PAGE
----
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The Morgan Library & Museum is celebrating Dickens’s upcoming 200th birthday with a wonderful exhibit entitled Dickens at 200. Drawing from their Dickens holdings, which are the largest in the United States, the exhibition is comprised of manuscripts of his novels and stories, letters, books, photographs, original illustrations, and caricatures.

The exhibit was curated by Declan Kiely, the Robert H. Taylor Curator and Department Head of Literary and Historical Manuscripts at the Morgan, and focused on four distinctive areas of Dickens’s life: literary, artistic, theatrical, and philanthropic. This was the most appealing aspect of the exhibit, in my eyes; it presented an extremely well- rounded portrayal of Charles Dickens the man, rather than confining its focus to Charles Dickens the writer. In this piece, I will mention just a few of features of the exhibit that I found of personal interest.

I was previously unaware of Dickens’s altruistic efforts alongside Angela Burdett Coutts, the wealthiest heiress in Victorian Britain. In 1847 they founded a home, Urania Cottage, as a shelter for destitute women who had fallen into prostitution or petty crime, and the letters on display show Dickens’s devotion to and administrative involvement in this venture. He developed a mission for the house and laid out a detailed framework for daily operations, purchased dresses and linens for the residents, and conferred with personnel about residents’ behavior and progress. All this, keep in mind, was while Dickens continued to write and, by this point, had achieved a certain celebrity status. His dedication to social welfare and his work to improve the lots of others never wavered, though. In 1855 he wrote to Angela Burdett Coutts, “I am a Reformer heart and soul. I have nothing to gain—everything to lose (for public quiet is my bread)—but I am in desperate earnest, because I know it is a desperate case.”¹

Dickens’s ability to multitask, even when writing incredibly complex novels, was staggering; much of the composition of Nicholas Nickleby overlapped with Oliver Twist as well as with Barnaby Rudge. To boot, he was writing The Pickwick Papers and Nicholas Nickleby simultaneously, which means there was most likely a period while he was composing three to four books at the same time. A feat for any author, this is an especially impressive display of literary mastery when you consider the complexity of a Dickens novel.

To put this concurrent composition into perspective, “when Dickens was writing The Pickwick Papers and Nicholas Nickleby simultaneously, he needed to write between 18,816 and 19,584 words to meet each month’s deadline and between 26,800 and 33,376 words when writing The Old Curiosity Shop and Master Humphrey’s Clock.”² Incredible! It must have been helpful, then, to have a portable ink well and thus have been prepared to write anywhere (a modern convenience we are apt to take for granted); Dickens’s own portable ink well was featured in the exhibit and is pictured at right.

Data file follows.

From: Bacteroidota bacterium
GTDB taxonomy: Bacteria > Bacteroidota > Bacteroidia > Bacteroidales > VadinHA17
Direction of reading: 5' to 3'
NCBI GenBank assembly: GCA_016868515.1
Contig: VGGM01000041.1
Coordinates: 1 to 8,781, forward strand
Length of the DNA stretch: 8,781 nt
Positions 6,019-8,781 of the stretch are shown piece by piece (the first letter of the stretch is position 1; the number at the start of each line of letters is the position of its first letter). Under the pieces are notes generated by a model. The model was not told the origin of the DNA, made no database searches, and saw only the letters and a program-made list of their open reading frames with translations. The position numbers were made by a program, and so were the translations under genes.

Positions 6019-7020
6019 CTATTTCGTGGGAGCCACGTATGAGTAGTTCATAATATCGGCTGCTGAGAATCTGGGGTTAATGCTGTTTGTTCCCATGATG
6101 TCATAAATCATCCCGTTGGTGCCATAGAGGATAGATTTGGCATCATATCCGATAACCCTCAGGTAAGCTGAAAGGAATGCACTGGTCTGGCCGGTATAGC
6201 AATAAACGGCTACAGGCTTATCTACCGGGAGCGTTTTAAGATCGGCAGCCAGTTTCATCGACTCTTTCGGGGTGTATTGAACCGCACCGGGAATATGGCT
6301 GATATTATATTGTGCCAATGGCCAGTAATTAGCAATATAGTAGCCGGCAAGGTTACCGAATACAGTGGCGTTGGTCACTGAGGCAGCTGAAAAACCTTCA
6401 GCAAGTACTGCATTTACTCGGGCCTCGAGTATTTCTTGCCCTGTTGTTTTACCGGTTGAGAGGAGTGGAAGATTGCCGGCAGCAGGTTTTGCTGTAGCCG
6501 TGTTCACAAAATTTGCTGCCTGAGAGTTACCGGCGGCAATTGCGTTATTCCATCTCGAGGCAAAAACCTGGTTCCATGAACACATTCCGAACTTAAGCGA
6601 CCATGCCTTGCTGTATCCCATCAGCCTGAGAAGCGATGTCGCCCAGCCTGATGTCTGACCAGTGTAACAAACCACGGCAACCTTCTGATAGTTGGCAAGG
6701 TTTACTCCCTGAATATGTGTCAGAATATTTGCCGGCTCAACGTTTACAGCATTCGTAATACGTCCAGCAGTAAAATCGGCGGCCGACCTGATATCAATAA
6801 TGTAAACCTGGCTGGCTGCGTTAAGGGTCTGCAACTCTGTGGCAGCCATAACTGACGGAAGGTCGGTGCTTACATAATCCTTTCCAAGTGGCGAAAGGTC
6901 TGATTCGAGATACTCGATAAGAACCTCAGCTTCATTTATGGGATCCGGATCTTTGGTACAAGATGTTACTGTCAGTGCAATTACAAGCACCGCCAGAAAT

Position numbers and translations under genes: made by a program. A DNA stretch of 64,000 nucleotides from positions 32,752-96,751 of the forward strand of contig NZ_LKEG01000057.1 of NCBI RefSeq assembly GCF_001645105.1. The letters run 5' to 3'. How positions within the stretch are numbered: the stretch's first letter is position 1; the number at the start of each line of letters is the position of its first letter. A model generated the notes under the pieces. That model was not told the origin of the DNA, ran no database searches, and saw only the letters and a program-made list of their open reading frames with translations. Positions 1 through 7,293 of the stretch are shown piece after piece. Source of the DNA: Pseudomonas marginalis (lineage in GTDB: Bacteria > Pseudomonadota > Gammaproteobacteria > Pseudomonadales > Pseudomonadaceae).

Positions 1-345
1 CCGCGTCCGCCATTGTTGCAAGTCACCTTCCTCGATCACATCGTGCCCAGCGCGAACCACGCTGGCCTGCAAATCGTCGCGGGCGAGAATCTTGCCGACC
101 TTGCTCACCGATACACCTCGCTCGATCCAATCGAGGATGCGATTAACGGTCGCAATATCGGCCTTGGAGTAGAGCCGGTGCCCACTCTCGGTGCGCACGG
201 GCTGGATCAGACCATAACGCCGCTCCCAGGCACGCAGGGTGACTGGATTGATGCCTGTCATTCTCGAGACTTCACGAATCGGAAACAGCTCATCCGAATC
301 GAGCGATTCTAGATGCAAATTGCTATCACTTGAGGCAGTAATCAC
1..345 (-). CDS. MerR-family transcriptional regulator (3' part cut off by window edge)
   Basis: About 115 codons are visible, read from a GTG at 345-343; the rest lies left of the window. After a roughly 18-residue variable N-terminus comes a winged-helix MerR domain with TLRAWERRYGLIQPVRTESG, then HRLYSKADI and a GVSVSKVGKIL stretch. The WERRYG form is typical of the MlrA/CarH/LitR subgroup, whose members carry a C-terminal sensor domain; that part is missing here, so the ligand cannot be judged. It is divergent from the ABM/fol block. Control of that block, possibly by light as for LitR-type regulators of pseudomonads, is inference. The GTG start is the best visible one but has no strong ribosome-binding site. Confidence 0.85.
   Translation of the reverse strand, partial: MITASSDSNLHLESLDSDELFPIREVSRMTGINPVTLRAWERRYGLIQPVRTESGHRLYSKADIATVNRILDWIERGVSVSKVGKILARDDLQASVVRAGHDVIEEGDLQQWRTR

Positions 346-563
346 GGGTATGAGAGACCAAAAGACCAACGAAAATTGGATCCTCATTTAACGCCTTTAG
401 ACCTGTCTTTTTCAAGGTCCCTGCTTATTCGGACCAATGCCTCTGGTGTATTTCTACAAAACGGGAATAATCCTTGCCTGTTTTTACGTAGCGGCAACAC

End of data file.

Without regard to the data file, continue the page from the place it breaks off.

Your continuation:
The collection of manuscripts and letters on display were quite impressive, and there is something to be said for reading a text in the author’s hand. It is also interesting to compare Dickens’s early manuscripts with later manuscripts as the comparison clearly illustrates his growth as an artist; the early manuscripts are largely free of edits and the later manuscripts have copious revisions. The exhibit includes the complete manuscript of Our Mutual Friend and manuscripts for three of five of Dickens’s Christmas stories.

The exhibit featured a number of original illustrations from Dickens’s novels, which were published serially. Dickens worked very closely with artists to seamlessly integrate illustrations with his text. He provided artists with a general outline of a novel’s plot well in advance of its publication so that they would have ample time to create cover illustrations. Likewise, “for each monthly installment he sent suggestions for scenes and characters for the plates that accompanied the letterpress, and offer critiques draft compositions and called for changes before giving final approval.”³

More than anything else, I was impressed by Dickens’s stamina—the man seemed to have a hand in every pot and make the most of every waking hour. Taking this into account with his tremendous literary accomplishments makes Dickens quite the exemplary being.

I’ve only provided a small taste of what Dickens at 200 has to offer, and I recommend visiting the exhibit to learn more about the man and to see some intriguing artifacts in person.

Dickens at 200 is on exhibit at the Morgan Library & Museum through February 12, 2012.  

¹Letter 6, to Angela Burdett Coutts, May 11, 1855, Dickens at 200, Morgan Library and Museum, New York, NY.
²Case label, Dickens at 200, Morgan Library and Museum, New York, NY.
³Introductory text for "Collaboration", Dickens at 200, Morgan Library and Museum, New York, NY.